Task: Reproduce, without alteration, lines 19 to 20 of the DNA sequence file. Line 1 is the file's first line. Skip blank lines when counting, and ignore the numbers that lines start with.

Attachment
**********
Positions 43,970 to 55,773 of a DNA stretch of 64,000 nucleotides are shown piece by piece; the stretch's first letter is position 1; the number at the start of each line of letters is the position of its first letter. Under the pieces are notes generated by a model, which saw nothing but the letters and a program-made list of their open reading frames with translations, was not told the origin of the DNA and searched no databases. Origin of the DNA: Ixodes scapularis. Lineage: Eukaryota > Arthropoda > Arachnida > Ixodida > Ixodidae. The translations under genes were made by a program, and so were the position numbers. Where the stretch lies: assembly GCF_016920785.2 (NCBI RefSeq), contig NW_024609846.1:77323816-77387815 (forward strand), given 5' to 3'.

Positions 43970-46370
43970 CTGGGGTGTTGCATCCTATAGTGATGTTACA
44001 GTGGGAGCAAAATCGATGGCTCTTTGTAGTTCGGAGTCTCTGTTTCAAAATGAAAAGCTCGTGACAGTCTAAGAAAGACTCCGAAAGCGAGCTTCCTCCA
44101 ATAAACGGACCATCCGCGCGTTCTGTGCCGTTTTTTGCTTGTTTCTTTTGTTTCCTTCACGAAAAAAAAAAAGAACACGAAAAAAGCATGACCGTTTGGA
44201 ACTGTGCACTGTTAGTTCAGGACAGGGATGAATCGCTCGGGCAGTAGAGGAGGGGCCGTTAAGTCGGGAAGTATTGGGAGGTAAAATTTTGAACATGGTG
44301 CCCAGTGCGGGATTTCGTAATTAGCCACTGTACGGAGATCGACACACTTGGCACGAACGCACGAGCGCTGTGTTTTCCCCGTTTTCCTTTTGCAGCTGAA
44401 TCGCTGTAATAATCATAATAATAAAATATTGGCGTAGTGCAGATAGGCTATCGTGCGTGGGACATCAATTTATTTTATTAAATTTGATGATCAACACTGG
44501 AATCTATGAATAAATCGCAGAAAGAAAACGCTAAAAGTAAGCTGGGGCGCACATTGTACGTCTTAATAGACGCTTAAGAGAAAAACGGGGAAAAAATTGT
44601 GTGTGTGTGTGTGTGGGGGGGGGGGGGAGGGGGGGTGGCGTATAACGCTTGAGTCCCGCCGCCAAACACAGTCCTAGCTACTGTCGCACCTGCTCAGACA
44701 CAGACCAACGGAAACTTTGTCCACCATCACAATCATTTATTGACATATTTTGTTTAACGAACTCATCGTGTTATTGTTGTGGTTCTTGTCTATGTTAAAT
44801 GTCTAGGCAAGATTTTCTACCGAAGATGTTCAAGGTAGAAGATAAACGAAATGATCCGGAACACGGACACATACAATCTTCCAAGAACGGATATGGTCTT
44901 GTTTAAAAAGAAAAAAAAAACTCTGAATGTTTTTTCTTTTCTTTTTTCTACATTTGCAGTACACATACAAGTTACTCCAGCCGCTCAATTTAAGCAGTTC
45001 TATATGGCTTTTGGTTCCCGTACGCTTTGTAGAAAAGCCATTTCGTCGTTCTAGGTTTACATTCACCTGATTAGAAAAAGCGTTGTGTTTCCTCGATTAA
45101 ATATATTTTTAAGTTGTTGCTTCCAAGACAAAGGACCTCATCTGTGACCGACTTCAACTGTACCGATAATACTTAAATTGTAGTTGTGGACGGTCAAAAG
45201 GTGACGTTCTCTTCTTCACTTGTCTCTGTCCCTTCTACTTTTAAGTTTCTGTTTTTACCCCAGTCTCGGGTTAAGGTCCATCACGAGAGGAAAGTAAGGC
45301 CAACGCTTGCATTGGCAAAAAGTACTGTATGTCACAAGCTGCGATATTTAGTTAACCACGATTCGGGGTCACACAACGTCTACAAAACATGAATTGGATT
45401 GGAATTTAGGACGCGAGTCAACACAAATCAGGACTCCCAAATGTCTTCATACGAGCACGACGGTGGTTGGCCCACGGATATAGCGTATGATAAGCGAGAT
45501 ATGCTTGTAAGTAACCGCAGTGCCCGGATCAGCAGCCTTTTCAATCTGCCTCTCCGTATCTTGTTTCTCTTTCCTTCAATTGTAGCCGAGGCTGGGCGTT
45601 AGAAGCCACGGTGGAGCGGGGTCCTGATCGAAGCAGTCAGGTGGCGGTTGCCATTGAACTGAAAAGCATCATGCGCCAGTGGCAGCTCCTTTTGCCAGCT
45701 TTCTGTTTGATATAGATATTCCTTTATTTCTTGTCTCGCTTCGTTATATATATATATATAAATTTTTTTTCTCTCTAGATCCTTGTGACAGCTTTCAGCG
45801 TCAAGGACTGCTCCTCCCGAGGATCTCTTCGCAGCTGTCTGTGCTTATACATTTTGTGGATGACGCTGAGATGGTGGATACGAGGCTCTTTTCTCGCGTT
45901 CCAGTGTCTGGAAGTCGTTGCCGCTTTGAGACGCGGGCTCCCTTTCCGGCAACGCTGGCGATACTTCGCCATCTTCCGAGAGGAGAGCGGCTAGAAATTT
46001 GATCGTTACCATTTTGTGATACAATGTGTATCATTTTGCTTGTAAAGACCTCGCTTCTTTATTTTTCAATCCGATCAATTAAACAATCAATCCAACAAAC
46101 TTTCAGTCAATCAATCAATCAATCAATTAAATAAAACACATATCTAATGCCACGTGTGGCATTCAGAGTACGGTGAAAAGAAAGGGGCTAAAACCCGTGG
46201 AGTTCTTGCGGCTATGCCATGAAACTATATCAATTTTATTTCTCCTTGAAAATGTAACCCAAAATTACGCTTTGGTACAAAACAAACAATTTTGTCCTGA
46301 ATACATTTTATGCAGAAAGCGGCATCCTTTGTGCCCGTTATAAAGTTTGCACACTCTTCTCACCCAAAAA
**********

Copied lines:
45501 ATGCTTGTAAGTAACCGCAGTGCCCGGATCAGCAGCCTTTTCAATCTGCCTCTCCGTATCTTGTTTCTCTTTCCTTCAATTGTAGCCGAGGCTGGGCGTT
45601 AGAAGCCACGGTGGAGCGGGGTCCTGATCGAAGCAGTCAGGTGGCGGTTGCCATTGAACTGAAAAGCATCATGCGCCAGTGGCAGCTCCTTTTGCCAGCT